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VRT Increases Bus Fare, Sparks Conversation Over The Cost Of Charging Riders

person walking onto a Valley Regional Transit bus.
DARIN OSWALD / IDAHO STATESMAN
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Valley Regional Transit voted Monday to increase bus fares by 50%. It’s VRT’s first fare increase in 16 years, and they predict ridership numbers will decline by up to 10%.

 

And on the sidelines of the unanimous vote was a voice making a unique claim.

Debbie Lombard-Bloom is running for Boise City Council and believes that VRT should eliminate fares altogether.

“Ridership of our bus should be part of our culture,” she says. 

Current fares cover just 8% of VRT’s operating costs, with the rest coming from federal grants, cities and sponsorships. That’s a small enough percentage that Lombard-Bloom says VRT should be able to scrape it together.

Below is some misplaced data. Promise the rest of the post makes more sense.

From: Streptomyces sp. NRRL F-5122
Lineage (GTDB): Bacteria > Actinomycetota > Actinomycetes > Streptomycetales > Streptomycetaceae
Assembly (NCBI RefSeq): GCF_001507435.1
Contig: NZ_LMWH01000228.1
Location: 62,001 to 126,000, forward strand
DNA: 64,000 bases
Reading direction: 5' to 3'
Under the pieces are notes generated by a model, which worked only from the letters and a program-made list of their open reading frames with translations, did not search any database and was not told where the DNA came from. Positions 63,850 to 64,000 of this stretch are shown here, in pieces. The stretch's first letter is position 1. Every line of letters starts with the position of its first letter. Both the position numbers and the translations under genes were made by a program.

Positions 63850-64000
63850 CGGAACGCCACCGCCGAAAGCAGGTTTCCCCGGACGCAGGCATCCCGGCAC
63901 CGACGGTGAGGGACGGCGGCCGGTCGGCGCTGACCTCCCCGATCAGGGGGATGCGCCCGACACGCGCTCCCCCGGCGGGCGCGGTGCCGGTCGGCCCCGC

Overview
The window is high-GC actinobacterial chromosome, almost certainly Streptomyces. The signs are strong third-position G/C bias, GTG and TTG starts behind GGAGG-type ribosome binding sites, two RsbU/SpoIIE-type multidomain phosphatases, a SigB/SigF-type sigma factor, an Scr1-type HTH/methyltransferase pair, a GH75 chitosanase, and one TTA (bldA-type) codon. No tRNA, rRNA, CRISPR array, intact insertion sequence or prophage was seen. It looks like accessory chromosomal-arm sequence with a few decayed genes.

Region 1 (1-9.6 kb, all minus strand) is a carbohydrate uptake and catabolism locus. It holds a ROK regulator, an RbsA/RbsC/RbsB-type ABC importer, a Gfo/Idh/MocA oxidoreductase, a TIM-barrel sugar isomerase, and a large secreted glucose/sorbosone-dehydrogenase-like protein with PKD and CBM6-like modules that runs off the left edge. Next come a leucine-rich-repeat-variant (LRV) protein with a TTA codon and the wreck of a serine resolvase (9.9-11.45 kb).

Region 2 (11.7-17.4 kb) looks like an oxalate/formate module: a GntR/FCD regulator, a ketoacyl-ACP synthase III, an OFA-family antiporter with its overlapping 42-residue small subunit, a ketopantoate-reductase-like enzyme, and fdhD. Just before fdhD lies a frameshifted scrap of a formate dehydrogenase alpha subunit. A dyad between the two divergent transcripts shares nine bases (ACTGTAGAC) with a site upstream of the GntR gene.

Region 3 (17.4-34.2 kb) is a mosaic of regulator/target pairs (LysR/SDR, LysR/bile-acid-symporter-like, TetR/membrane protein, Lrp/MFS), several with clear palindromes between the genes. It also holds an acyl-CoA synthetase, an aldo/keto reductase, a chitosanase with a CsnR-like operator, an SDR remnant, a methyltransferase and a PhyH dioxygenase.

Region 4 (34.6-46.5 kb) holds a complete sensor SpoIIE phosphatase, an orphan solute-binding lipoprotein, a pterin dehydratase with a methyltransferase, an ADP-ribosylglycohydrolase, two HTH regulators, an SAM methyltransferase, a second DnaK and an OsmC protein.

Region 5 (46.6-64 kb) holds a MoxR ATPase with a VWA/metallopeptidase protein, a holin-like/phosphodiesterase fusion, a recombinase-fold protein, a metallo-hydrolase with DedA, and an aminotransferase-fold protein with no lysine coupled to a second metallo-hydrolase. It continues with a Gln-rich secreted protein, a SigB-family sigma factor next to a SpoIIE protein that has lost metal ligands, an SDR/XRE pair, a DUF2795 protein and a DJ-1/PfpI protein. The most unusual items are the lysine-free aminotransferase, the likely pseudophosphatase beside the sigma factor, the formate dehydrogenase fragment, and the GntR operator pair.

Mark Carnopis is a spokesperson for VRT and says there’s still a pretty big barrier to thinking about totally free buses. 

“We haven’t totally closed the book on it,” Carnopis says, “but really at this point, it would be extremely difficult to pull that off.”

Without a local option tax or more reliable state funding source, Carnopis doesn’t see a fare-free system as a viable option.

For more local news, follow the KBSX newsroom on Twitter @KBSX915

Copyright 2019 Boise State Public Radio

Molly Wampler is a newsroom intern at Boise State Public Radio. Originally from Berkeley, California, she just graduated from the University of Puget Sound in Washington state. There, Molly worked for her university's newspaper but is stoked to try her hand at and learn all there is to learn about radio journalism.